Governor Unveils Proposed Muni aid -- Better Than Last Year, But Some Towns Still Zeroed Out
CT News Junkie, February 5, 2018
By Christine Stewart
In his penultimate attempt to influence Connecticut’s budget, Gov. Dannel P. Malloy didn’t propose any sweeping changes, but he did take aim at some legislative initiatives, increase spending and taxes, and attempt to find ways around the new federal tax law.
The 2019 budget adjustment unveiled Monday by Malloy at a state Capitol press conference recommends a $20.73 billion budget, which is a $70.5 million increase or 0.3 percent. The budget, according to Office of Policy and Management Secretary Ben Barnes, reduces the forecasted deficits in 2020-22 by cutting them almost in half.
That would leave Malloy’s successor with an $844.1 million deficit in 2020 and $1.5 billion deficit in 2021. Malloy inherited a two-year, $6.72 billion budget deficit when he first took office in 2011. He also pointed out that state government is much smaller than it was when he first took office.
At the end of 2017 there were 25,830 permanent, full-time employees in the Executive Branch, which is 3,726 — or 12.6 percent — fewer than the number at the end of 2010.
Malloy said that what he inherited and what he will give to the next governor is entirely different because he made the changes he made while also fully funding the state employee pension obligations — something his predecessors and previous legislatures failed to do.
But the challenge of funding them remains. The unfunded liabilities are nearly $33.4 billion — about $20.3 billion for the State Employees Retirement System and $13.1 billion for the Teachers’ Retirement System.
Malloy also proposed changes to the Teachers’ Retirement System as part of the 2019 budget adjustment.
As it currently stands, the state would be obligated to pay off the $13.1 billion in the Teachers’ Retirement System by 2023. Malloy has proposed lowering the assumed rate of return from 8 percent to 6.9 percent and adopting a new amortization schedule to avoid the cliff. However, that’s complicated by language in a bond covenant adopted in 2008 that requires the state to make its contributions to the fund.
“We don’t believe there’s a conflict with the bond,” Malloy said Monday. “Having said that, even if there is a conflict with the bond, it is far better for the fund overall.”
Malloy said he didn’t think about his legacy when crafting the budget adjustment. He joked that the middle name for his administration is “funding our obligations.”
“My approach to this year’s proposal is very much in line with past practice,” Malloy said. “Fiscal integrity remains our guiding principle, which means we value achievable savings, realistic expectations and long-term stability.”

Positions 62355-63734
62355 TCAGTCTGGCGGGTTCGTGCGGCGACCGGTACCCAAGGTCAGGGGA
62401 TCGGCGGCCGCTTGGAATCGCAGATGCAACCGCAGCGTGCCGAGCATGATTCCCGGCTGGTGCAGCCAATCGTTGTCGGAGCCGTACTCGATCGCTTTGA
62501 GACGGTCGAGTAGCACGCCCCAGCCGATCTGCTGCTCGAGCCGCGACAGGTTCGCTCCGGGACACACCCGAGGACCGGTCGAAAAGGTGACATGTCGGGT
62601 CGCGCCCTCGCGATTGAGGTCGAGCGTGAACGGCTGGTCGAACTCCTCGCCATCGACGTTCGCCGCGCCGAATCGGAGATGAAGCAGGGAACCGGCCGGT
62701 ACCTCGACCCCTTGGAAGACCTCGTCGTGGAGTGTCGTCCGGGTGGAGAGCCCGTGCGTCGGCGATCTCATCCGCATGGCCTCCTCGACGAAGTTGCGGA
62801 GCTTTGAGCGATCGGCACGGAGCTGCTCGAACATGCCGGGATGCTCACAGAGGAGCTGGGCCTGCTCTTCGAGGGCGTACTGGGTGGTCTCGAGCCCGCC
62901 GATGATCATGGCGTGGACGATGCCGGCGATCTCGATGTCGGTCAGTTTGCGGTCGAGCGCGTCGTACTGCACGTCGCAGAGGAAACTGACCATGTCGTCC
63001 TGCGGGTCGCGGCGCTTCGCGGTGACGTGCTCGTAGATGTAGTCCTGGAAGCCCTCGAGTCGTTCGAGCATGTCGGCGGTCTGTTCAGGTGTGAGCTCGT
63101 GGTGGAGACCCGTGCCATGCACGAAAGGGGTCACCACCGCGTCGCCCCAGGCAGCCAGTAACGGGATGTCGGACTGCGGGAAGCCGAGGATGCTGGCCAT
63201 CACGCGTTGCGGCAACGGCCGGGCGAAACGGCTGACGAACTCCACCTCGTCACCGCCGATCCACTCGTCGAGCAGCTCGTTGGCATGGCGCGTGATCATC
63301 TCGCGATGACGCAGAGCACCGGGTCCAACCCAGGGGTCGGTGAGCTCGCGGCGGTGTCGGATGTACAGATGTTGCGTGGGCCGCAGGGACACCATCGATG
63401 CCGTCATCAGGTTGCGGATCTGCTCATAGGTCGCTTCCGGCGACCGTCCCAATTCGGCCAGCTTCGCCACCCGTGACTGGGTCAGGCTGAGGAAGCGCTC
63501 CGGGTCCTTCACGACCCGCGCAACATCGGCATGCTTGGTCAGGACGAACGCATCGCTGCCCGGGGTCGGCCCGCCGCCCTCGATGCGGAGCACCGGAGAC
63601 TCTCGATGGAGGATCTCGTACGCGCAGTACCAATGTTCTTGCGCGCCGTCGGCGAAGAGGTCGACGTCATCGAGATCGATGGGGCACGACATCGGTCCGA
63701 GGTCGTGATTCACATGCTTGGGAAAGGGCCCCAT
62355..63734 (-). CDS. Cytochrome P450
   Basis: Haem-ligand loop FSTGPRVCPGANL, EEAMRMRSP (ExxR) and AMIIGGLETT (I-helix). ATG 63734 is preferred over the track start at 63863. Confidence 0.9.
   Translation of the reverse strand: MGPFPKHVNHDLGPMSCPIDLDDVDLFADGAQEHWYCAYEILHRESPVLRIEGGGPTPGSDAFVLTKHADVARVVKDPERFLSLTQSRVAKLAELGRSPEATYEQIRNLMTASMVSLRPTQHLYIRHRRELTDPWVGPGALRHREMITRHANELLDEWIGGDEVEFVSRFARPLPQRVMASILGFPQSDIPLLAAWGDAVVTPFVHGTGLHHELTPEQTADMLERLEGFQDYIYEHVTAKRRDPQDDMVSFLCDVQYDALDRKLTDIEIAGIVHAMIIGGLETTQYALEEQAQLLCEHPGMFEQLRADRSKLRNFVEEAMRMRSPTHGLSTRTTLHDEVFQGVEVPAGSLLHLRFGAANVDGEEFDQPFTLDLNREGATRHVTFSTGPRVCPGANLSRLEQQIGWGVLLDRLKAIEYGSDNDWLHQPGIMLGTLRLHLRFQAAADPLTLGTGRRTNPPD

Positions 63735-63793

The proposal Malloy put forward Monday assumes that the legislature will come up with a plan to close the $244.6 million budget deficit for 2018.
Malloy put forward a number of ideas for closing the 2018 budget deficit in December and dozens more as part of the document he released Monday, including:
- Increasing the 6.35 percent sales tax rate
- Allowing grocery stores to sell wine
- Increasing excise taxes on liquor and beer
- Reducing hospital Medicaid rate
- Re-closing Care 4 Kids
- Reducing services for behavioral health care
- Eliminating the renters rebate program
- Requiring towns to contribute to the Teachers’ Retirement System
- Further reducing municipal aid
- Legalizing and taxing the recreational use of marijuana.
Also within the 2019 budget, Malloy is proposing another 25-cent increase in the cigarette tax, an increase in the real estate conveyance tax, elimination of the $200 property tax credit, repeal of the exemption for nonprescription drugs, the creation of a 25-cent bottle deposit on wine and liquor, and continuing the corporate surcharge at 8 percent. The corporate surcharge was scheduled to sunset in 2019.
Malloy also seeks to make changes to budget proposals the legislature adopted in 2018, but which won’t go into effect until 2020. Among those changes, Malloy said he would opt to maintain the current level of hospital taxes at $516 million. The tax was scheduled to decrease to $384 million in 2020. Further, he would eliminate the exemption on income taxes for pension income and Social Security income, and eliminate the $500 tax credit for STEM graduates.